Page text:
I am puzzled when I encounter disbelief from colleagues, male and female, about glass ceilings and discrimination in academia. "Didn't you, as a female scientist, make it here?", they ask. Yes, I did. But it's hard to do a control experiment with myself and ask how things might have been different had I been a male scientist. It's generally difficult to make trend predictions based on singular or few data, but a systemic analysis indicates widespread gender disparities in various aspects of academia, from percentage of women graduate students, likelihood of getting published with a female name, or through the tenure process. Discrimination, unconscious or otherwise, acts along multiple axes, and issues of ethnicity/race, socio-economic class, sexual orientation, age, physical appearance, and nationality mix with gender to create multiple and complex levels of prejudice.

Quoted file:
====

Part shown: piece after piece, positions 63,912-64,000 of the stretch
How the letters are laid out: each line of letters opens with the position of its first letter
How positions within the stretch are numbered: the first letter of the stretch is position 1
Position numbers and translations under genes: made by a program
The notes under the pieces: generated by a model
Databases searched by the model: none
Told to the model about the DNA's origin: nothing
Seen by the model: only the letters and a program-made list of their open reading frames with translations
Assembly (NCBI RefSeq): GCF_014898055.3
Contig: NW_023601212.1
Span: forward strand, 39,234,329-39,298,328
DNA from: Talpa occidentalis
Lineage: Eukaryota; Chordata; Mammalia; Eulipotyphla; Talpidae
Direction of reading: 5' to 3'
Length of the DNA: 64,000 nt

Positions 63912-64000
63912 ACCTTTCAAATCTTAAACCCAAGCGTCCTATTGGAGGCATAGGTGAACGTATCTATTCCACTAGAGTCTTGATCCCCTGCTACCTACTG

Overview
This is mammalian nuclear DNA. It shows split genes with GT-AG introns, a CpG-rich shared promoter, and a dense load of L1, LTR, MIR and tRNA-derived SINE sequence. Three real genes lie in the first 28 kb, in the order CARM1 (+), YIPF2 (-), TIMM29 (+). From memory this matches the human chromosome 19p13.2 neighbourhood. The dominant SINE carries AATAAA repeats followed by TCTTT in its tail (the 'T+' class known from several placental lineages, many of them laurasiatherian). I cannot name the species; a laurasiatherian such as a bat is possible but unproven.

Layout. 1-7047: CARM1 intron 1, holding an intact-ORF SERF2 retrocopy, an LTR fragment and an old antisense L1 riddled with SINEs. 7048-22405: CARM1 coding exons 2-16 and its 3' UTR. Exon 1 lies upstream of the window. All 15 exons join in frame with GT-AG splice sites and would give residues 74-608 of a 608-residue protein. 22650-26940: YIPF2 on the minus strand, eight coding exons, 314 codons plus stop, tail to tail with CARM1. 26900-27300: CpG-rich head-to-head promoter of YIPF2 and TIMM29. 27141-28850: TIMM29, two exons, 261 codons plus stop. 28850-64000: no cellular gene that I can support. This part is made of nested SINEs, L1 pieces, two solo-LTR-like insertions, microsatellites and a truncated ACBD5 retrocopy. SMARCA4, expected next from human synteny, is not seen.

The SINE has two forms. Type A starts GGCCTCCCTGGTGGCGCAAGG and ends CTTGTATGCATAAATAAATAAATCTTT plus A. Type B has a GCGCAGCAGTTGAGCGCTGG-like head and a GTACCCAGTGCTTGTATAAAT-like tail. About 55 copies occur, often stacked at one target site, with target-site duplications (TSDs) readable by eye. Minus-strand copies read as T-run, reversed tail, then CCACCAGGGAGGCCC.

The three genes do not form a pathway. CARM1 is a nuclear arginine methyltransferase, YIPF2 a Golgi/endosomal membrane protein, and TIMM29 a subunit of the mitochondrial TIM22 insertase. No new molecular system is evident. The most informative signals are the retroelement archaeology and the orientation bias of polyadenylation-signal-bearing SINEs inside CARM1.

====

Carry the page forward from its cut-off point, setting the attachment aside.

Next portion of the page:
In her debate with Pinker last year, Spelke said arguments about innate differences as explanations for disparities become absurd if applied to previous eras. "You won't see a Chinese face or an Indian face in 19th-century science," she said. "It would have been tempting to apply this same pattern of statistical reasoning and say, there must be something about European genes that give rise to greater mathematical talent than Asian genes." "I think we want to step back and ask, why is it that almost all Nobel Prize winners are men today?" she concluded. "The answer to that question may be the same reason why all the great scientists in Florence were Christian."